On December 13, 2018, the worker's union representative appealed the Review Office decision to the Appeal Commission and on August 2, 2019, the Appeal Commission, pursuant to Decision No. 95/19, determined the worker was entitled to wage loss benefits after August 13, 2014 and returned the worker's file to the WCB's Compensation Services.
The WCB contacted the employer on August 27, 2019 to provide an update on the worker's claim and confirm the Appeal Commission's decision. The employer provided the WCB with a copy of a letter they had sent to the worker in 2012, which set out details of the employer's attempts to accommodate the worker to the point of undue hardship. The WCB asked the employer if they could accommodate the worker within their permanent restrictions, and the employer requested time to discuss the request. A formal letter was provided to the employer on the same date.
On the same date, the WCB noted to the worker’s file that the Appeal Commission also found there was a need to explore VR services for the worker, with no recommendations on length of the process or any plan developed. On August 28, 2019, the WCB referred the worker's file for such services. On September 16, 2019, the WCB's VR specialist met with the worker and their WCB case manager. The worker's accepted diagnosis and permanent restrictions were confirmed, along with the VR work previously undertaken. The worker confirmed they understood the permanent restrictions set out and agreed to participate in the vocational rehabilitation process, which required attendance for educational upgrading for a 6-month period, after which time, a labour market review would be completed, and the parties would have a better idea of a timeline for the worker's upgrading. On October 7, 2019, the WCB sent the worker a letter confirming their attendance for upgrading from September 2019 to June 2020. The VR specialist conducted a preliminary labour market review, recording their findings to the worker's file on October 29, 2019. The specialist concluded that National Occupational Classification (NOC) 6552, Customer Service would be suitable for development of the worker's vocational rehabilitation plan once a timeline for the worker's educational upgrading was in place as it was noted there was a positive labour market for that NOC and job duties required by that NOC were within the worker's permanent restrictions.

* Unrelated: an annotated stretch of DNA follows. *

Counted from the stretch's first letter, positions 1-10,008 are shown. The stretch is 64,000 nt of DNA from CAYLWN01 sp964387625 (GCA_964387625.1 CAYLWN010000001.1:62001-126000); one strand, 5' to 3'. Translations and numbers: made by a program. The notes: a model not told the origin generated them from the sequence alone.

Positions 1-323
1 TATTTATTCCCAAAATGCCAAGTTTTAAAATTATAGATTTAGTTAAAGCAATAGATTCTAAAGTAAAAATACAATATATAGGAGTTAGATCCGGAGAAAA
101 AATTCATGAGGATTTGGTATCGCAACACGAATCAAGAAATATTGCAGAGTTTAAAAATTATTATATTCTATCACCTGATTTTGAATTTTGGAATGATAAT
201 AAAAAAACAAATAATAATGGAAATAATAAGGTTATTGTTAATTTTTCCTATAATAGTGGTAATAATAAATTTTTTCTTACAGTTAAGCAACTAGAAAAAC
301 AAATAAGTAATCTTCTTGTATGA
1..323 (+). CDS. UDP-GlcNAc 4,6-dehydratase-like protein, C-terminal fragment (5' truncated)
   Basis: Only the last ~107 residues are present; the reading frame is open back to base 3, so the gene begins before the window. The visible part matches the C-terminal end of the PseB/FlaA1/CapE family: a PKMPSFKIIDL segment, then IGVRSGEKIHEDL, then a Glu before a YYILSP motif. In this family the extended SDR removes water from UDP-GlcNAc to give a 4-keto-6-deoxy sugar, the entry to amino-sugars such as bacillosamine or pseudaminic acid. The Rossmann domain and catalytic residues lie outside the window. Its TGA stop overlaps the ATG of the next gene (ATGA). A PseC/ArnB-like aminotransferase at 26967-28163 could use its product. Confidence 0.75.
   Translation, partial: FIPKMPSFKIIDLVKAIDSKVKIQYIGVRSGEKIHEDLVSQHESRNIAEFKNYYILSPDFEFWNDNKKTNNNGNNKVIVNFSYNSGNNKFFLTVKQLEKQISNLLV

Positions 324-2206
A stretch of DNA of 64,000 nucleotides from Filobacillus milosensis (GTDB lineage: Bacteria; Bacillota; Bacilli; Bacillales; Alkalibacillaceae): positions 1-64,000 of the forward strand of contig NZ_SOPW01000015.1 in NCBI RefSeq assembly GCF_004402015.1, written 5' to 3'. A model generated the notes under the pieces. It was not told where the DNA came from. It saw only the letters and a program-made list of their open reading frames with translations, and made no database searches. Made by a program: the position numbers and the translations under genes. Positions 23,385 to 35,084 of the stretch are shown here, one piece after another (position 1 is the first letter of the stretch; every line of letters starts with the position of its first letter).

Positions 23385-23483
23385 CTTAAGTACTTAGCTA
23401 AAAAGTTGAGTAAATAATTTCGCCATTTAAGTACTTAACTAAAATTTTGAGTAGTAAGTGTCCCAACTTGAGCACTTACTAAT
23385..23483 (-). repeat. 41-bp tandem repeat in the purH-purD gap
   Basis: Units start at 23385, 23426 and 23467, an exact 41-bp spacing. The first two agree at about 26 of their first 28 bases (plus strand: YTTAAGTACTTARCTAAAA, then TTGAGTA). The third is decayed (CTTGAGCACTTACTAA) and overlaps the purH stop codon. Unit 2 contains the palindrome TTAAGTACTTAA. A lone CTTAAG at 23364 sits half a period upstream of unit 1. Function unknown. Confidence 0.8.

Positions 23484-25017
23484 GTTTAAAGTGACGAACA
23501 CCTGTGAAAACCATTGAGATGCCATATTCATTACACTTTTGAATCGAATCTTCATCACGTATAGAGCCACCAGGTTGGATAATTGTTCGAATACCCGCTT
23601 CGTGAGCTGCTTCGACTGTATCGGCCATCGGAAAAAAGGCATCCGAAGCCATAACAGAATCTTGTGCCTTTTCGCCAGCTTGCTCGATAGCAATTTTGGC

On March 19, 2020 the educational facility where the worker was attending contacted the WCB to advise that the facility would be closed until further notice due to the COVID-19 pandemic. The worker advised the WCB on June 10, 2020, they had continued their studies at home while the facility was closed. On the same date, the facility advised the WCB, they would be re-opening in September 2020. On September 24, 2020, the WCB advised the worker their upgrading program had been extended to June 2021. After receiving results of academic testing for the worker, the WCB's vocational rehabilitation specialist summarized the aptitude, academic and other testing the worker had undergone in a memorandum to the worker's file on September 8, 2021. As the worker had done poorly on their academic testing, and educational and employment preparation testing had indicated the worker struggled in various areas of testing, the specialist recommended the educational upgrading be discontinued and a review be conducted to find other local occupations that would not require further upgrading by the worker yet would still be within their restrictions. NOC 6711 Food Counter Attendant was considered.